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trees for privacy

2016/8/3 9:50:11

Tree\'s for privacy
Tree's for privacy
Hi Marc, I have some trees that divide my fence and my neighbor's fence. Recently, my neighbor spoke to my husband in regard to the trees and asked if it was possible that we get rid of the trees since their roots are damgaging his concrete. Although I never liked those trees because of maintence issues, I did like how it kept our privacy from our neighbor and from a busy street that our house faces(I posted a picture). We are in the process of having them removed but would like to know what can I do to replace those trees for privacy? IS there any type of tree that is good for privacy without having big roots, or do you have any other suggestions? I live in southern california and I would truly appreciate your advice.

Those look like Privet (Ligustrum) that were planted as a hedge long ago, but now have overgrown the space. And, yes, they have invasive & shallow roots. Off the top of my head, here are three for Southern California plants that I remember growing up with (I'm from the Melrose/Fairfax area):

Orange Jessamine -Murraya paniculata
A lush green, thick foliage plant with masses of white flowers in Spring, and sporadic flowering throughout the year in Southern California. Bonus is a beautiful jasmine scent.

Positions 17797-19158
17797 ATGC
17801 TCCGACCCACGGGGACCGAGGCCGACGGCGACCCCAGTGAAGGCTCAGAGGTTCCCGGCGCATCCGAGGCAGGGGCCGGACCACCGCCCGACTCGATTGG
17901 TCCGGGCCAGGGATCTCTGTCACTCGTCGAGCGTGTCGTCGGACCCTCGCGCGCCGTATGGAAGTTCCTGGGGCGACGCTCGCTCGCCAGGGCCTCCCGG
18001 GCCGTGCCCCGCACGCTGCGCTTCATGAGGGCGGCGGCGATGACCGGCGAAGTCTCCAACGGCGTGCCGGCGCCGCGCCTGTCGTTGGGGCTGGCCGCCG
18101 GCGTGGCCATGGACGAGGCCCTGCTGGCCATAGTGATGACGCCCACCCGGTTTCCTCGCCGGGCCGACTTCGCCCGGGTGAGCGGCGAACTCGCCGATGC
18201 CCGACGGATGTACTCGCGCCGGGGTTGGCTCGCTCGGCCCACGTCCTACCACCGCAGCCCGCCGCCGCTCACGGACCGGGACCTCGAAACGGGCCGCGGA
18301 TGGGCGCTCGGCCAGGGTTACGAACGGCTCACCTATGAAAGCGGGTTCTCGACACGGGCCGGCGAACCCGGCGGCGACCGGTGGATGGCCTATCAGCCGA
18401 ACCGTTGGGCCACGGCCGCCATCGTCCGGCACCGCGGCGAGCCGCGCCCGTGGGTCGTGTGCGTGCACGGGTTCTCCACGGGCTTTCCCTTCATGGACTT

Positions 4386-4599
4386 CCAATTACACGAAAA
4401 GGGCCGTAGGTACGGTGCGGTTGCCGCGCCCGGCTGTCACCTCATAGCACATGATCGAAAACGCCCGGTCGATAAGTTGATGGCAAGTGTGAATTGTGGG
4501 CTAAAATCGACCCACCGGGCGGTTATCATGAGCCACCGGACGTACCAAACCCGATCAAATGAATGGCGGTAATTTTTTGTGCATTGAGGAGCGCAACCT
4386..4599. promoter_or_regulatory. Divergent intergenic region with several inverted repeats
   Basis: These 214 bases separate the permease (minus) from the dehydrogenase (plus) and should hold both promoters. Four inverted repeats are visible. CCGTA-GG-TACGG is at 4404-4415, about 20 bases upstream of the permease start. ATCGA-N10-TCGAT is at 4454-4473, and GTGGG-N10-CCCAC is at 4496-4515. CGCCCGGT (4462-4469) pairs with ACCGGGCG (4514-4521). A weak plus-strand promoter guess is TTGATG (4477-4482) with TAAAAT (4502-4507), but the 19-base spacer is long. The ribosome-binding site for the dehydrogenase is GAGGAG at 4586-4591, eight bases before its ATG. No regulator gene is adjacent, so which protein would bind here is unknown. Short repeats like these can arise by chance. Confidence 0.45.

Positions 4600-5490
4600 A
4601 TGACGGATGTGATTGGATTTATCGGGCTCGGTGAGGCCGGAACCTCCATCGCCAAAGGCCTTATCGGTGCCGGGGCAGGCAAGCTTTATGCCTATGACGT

Cape Plumbago - Plumbago capensis
Fast growing, tall, but used as a hedge so can be easily shaped. One of the fastest growing hedges, it has the drawback of requiring lots of pruning to keep neat. Some prefer to let it grow a bit, and prune only once or twice a year. It is quite a lush looking hedge. It is however very tough and water thrifty once established. Plumbago makes a good screen plant, but also has a tendency to grow fairly wide and bushy, which is just what you might want, but may cause added maintenance.

Bush Christmas Hedge/Water Gum/Water Cherry/Wilypilly ?Syzygium var.
Part of the Myrtle family, with 100+ varieties, so it/they should be pretty easy to find in the nursery. It can be a bit slow growing to create a tall hedge, but for lower hedges is excellent. The foliage is a rich red/green color. Best to grow in full sun but will take some shade. Will grow well in most soils. Bonus is that the fruit is non-toxic, and actually tasty, if you have little ones

There are others, but what you're looking for is a thick hedge, rather than a small tree. Here are two sources, to discover others that might fit this space:

(See top left ?selection guide by zone & type)

(see Small Trees, page 65)

All the best, Elsa. ~Marc

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